Flume Plays Red Rocks with Claypaky Fixtures

Worldwide  When electronic music producer Flume returned to Red Rocks in July, a large complement of Claypaky Sharpys and Sharpy Washes helped the Grammy winner light up the iconic Colorado amphitheater.  Brown Note Productions provided the equipment.

Flume, the professional name of Harley Edward Streten, enjoyed a successful Red Rocks debut in 2016.  This year he added the date to an already impressive American tour during which he headlined at Bonnaroo, CRSSD and Electric Forest.  Flume, who won a Grammy for Best Dance/Electronic Album for his second LP, “Skin,” is regarded as the pioneer of future bass.

For Red Rocks, and for Flume’s ongoing tour, Lighting Designer Stu Dingley was charged with creating a design that reflected the musician’s new and unique musical sub-genre and helped deliver “an experience [for the audience] that left a lasting identity to associate with Flume and his brand,” he explains.  “It had to be thoughtful and precise without falling into anything too cliché EDM.”

Production Designer Rob Sinclair crafted the scenic elements of neon-lit glass cubes and booth working alongside Creative Director Jonathan ZawadaChris Rupple was the Lighting Crew Chief. Joel Eriksson was the Production Manager.

Dingley used 46 Sharpys for Red Rocks, a light he calls “still one of the best beam fixtures out there.  It’s exceptionally fast, it has a beam with an even continuity and it retains its position information well.  The simple lens  arrangement in the optical chain keeps it looking crisp, and the prism cleanly chops up a gobo without distorting the image.  It also has the advantage of being in almost every festival rig around the world, so any subtle programming retains perfectly.”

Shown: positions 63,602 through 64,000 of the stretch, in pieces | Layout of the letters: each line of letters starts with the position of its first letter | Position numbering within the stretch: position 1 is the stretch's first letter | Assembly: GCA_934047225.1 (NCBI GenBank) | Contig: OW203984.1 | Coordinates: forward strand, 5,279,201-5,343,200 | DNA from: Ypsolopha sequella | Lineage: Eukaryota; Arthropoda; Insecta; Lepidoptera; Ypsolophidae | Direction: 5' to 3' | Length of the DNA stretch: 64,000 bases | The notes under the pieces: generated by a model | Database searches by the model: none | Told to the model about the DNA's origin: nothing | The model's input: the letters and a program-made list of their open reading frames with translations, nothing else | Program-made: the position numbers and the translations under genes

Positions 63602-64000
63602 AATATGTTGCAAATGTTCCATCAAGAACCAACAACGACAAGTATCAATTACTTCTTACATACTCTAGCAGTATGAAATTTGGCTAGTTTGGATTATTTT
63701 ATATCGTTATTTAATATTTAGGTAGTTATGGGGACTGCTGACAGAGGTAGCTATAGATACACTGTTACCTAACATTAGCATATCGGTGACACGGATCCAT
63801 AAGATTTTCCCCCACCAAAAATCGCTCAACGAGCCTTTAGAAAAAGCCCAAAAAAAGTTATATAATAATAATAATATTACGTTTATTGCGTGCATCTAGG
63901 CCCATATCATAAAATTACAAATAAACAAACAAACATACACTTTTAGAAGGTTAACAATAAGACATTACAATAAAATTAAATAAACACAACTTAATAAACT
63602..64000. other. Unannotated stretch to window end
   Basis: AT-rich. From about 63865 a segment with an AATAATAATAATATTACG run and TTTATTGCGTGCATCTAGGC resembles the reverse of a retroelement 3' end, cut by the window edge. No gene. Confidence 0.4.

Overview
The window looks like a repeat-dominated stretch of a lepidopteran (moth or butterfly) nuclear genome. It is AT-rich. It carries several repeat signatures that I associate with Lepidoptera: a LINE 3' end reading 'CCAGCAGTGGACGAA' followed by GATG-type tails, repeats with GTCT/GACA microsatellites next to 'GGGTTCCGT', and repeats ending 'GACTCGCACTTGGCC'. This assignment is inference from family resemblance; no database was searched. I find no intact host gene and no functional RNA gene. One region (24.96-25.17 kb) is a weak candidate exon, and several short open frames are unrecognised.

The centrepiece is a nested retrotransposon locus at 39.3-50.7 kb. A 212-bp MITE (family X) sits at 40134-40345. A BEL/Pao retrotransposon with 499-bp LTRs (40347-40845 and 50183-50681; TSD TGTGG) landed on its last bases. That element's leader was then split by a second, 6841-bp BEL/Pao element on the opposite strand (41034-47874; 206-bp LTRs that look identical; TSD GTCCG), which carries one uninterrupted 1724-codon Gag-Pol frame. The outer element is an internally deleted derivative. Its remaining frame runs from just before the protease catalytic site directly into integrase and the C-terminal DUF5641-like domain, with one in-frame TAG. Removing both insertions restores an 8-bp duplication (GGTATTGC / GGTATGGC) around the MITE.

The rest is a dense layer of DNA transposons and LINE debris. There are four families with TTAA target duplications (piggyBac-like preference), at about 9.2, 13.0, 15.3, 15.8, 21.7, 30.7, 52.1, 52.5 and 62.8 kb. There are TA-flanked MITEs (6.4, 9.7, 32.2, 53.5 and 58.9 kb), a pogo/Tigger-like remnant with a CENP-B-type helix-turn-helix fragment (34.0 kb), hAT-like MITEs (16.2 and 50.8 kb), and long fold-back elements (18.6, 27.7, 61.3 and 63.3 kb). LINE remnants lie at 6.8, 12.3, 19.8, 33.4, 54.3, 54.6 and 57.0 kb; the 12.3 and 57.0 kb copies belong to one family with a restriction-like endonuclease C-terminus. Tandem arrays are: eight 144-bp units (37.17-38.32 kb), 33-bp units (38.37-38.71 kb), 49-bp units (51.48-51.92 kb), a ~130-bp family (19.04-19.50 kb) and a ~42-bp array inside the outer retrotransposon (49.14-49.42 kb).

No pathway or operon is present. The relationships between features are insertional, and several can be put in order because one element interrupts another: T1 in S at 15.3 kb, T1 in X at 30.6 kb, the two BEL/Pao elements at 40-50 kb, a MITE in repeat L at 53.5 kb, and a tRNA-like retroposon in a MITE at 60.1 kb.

Dingley positioned 16 Sharpys on the floor forming two horizontal lines at offset heights backing the artist.  Thirty more were mounted overhead and kept in reserve for heavier electronic moments in the show.

He also used 36 Sharpy washes, a fixture that Dingley says “proves that discharge washes haven’t quite been replaced by LEDs yet.  The Sharpy wash has beautiful color mixing and is a real breath of fresh air compared to the current saturated use of LED fixtures.  It feels somewhat old school and familiar but with a modern twist.”

At Red Rocks he deployed four of them as side key lights and 32 overhead.  While the floor package at Red Rocks was the same as that on Flume’s tour, the overhead fixtures are only used for headline shows.

At Red Rocks, “a large part of the design used spots and colored strobes.  We wanted to avoid drawing too many parallels to the EDM world so we kept the overhead beams in our back pocket for the sporadic EDM-esque drops to pair with the vast shift in music and really attack the audience.  Some of the musical drops were almost tongue in cheek to the other EDM acts out there, so we wanted to prove we could flex when asked to!”

Dingley says the Sharpys are “very consistent and bright.”  During Flume’s American tour the fixtures travel on pre-rigged truss “with very few issues – it’s really important for the show to preserve as much time as possible for the scenic build, so being able to retain the fixtures’ position after being powered off from the previous night’s focus is invaluable.  A lot of beam fixtures aren’t so good at that.”

Francesco Romagnoli, Claypaky Area Manager for North and Latin America, added, “It’s festival season and we’re happy to see our fixtures appear on so many stages.  The Flume team are all great artists and we were glad to be a part of the show.”